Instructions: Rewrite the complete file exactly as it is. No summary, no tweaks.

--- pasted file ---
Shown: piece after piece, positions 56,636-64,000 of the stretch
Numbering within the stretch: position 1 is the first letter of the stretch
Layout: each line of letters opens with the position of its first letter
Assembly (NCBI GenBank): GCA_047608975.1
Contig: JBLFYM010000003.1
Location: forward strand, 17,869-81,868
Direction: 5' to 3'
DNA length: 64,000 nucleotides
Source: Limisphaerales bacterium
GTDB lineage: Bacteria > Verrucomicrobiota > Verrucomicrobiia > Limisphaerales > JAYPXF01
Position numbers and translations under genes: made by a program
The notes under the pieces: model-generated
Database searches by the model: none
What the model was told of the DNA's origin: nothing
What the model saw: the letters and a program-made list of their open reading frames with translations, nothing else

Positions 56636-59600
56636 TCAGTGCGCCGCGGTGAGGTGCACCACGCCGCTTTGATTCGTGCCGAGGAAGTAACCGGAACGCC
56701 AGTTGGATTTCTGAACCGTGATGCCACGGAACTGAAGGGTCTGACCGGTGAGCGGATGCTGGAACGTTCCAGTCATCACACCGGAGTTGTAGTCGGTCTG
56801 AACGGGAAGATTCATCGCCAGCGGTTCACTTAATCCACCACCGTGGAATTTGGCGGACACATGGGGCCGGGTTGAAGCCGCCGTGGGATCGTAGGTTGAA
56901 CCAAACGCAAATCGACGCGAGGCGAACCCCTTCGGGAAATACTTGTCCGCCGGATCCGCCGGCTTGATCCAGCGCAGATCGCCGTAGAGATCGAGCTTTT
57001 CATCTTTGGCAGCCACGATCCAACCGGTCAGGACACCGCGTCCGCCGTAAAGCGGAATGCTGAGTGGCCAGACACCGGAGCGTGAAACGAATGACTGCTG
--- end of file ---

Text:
Shown: piece after piece, positions 56,636-64,000 of the stretch
Numbering within the stretch: position 1 is the first letter of the stretch
Layout: each line of letters opens with the position of its first letter
Assembly (NCBI GenBank): GCA_047608975.1
Contig: JBLFYM010000003.1
Location: forward strand, 17,869-81,868
Direction: 5' to 3'
DNA length: 64,000 nucleotides
Source: Limisphaerales bacterium
GTDB lineage: Bacteria > Verrucomicrobiota > Verrucomicrobiia > Limisphaerales > JAYPXF01
Position numbers and translations under genes: made by a program
The notes under the pieces: model-generated
Database searches by the model: none
What the model was told of the DNA's origin: nothing
What the model saw: the letters and a program-made list of their open reading frames with translations, nothing else

Positions 56636-59600
56636 TCAGTGCGCCGCGGTGAGGTGCACCACGCCGCTTTGATTCGTGCCGAGGAAGTAACCGGAACGCC
56701 AGTTGGATTTCTGAACCGTGATGCCACGGAACTGAAGGGTCTGACCGGTGAGCGGATGCTGGAACGTTCCAGTCATCACACCGGAGTTGTAGTCGGTCTG
56801 AACGGGAAGATTCATCGCCAGCGGTTCACTTAATCCACCACCGTGGAATTTGGCGGACACATGGGGCCGGGTTGAAGCCGCCGTGGGATCGTAGGTTGAA
56901 CCAAACGCAAATCGACGCGAGGCGAACCCCTTCGGGAAATACTTGTCCGCCGGATCCGCCGGCTTGATCCAGCGCAGATCGCCGTAGAGATCGAGCTTTT
57001 CATCTTTGGCAGCCACGATCCAACCGGTCAGGACACCGCGTCCGCCGTAAAGCGGAATGCTGAGTGGCCAGACACCGGAGCGTGAAACGAATGACTGCTG